Effort to Bring Internet to Rural America Becomes $4 Billion Headache
A $4 billion federal program was supposed to provide access to job opportunities, education resources, health care and government services via high-speed Internet to rural Americans. Questions are now being raised about how that money has been spent.
Published: Feb 11, 2013
Edward Wyatt investigates the growing controversy surrounding the Broadband Technology Opportunities Program, part of the Obama administration’s 2009 economic stimulus effort. The program was launched with an altruistic aim: "to extend high-speed Internet access to parts of the country that had little or none of it because private companies said it was too expensive to build." Only 40 percent of rural households have access to high-speed cable Internet, compared to 88 percent of urban households.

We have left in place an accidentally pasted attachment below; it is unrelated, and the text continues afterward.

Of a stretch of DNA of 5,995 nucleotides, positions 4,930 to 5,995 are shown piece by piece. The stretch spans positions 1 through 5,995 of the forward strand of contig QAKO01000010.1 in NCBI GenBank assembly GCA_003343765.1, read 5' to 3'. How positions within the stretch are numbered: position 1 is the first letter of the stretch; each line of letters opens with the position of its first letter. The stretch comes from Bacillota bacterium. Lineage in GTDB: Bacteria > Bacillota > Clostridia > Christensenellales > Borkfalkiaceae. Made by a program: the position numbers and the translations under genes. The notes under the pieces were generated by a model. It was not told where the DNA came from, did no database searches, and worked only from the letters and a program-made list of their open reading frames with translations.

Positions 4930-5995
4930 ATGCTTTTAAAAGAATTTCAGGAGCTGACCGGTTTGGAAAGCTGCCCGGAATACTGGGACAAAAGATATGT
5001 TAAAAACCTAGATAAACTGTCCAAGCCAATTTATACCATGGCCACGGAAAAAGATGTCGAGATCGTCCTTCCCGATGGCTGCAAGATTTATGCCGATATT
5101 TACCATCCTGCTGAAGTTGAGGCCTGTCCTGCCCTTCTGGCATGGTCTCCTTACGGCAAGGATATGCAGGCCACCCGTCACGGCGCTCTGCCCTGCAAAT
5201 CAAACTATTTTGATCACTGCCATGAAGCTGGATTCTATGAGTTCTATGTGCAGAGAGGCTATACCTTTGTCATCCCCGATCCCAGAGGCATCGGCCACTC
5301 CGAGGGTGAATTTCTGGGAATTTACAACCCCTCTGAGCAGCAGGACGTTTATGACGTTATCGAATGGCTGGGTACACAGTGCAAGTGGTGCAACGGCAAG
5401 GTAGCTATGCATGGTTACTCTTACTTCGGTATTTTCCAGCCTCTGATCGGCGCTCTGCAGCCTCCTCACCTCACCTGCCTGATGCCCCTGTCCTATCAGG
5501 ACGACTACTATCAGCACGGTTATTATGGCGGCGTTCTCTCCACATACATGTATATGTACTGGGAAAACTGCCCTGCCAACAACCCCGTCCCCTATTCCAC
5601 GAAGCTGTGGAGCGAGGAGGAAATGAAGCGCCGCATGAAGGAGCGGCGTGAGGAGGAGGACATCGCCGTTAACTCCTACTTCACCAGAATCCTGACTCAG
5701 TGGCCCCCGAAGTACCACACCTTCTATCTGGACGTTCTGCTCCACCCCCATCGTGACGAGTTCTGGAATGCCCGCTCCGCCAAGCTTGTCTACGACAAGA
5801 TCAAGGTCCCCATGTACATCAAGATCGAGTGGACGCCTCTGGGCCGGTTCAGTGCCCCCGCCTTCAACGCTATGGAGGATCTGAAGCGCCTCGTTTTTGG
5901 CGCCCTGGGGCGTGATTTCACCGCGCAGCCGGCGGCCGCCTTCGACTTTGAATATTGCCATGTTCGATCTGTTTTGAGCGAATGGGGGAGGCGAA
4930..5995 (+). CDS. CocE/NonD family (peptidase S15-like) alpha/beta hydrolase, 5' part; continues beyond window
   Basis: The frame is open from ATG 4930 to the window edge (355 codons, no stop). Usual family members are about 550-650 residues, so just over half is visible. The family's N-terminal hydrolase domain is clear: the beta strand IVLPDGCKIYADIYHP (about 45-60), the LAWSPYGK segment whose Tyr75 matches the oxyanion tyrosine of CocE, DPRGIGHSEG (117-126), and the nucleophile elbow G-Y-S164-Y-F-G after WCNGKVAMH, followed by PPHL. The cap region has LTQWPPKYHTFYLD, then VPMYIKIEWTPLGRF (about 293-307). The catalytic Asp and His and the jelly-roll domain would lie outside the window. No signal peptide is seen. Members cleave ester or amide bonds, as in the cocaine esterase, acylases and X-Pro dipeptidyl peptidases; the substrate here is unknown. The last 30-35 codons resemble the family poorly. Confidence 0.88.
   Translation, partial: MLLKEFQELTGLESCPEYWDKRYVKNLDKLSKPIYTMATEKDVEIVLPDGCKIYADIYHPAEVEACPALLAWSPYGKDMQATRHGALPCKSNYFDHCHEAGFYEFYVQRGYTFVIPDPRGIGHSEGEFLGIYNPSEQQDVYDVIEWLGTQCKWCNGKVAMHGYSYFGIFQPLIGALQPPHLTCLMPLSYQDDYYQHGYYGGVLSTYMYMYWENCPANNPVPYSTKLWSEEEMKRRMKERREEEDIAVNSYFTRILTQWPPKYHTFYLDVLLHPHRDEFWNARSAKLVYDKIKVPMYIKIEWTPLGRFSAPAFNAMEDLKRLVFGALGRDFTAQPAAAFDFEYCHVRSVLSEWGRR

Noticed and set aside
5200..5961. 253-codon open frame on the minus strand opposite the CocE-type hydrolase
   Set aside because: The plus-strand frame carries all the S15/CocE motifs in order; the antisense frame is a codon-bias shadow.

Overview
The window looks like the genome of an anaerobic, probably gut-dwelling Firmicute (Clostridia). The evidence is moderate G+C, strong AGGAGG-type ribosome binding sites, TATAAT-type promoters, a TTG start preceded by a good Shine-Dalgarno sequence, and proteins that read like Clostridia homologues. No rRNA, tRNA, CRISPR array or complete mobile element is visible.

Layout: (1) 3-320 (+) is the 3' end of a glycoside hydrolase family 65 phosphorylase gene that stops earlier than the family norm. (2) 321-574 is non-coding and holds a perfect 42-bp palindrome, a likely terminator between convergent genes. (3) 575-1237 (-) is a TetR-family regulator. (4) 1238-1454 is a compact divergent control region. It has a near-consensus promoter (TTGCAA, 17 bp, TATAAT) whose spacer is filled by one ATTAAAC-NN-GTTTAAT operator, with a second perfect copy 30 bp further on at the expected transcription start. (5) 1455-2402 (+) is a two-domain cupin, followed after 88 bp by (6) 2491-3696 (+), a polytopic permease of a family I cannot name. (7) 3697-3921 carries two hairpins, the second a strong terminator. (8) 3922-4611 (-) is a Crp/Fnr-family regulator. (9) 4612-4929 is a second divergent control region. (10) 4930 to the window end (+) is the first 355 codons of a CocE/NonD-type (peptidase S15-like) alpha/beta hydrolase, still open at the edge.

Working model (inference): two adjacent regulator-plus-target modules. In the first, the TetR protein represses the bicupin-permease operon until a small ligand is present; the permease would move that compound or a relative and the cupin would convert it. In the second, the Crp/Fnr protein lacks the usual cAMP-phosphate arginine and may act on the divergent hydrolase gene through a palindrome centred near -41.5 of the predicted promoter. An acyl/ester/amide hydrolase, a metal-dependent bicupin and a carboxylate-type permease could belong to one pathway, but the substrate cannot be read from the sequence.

"But," writes Wyatt, "local phone companies have complained about waste or unfair competition, like using some of the grants to build fiber networks where they already exist — including, in Colorado, in the easily accessible eastern plains that include Agate — rather than where they are most needed, in rural mountain towns."
"Nationally, $594 million in spending has been temporarily or permanently halted, 14 percent of the overall program, and the Commerce Department’s inspector general has raised questions about the program’s ability to adequately monitor spending of the more than 230 grants."
Source: The New York Times, Feb 11, 2013
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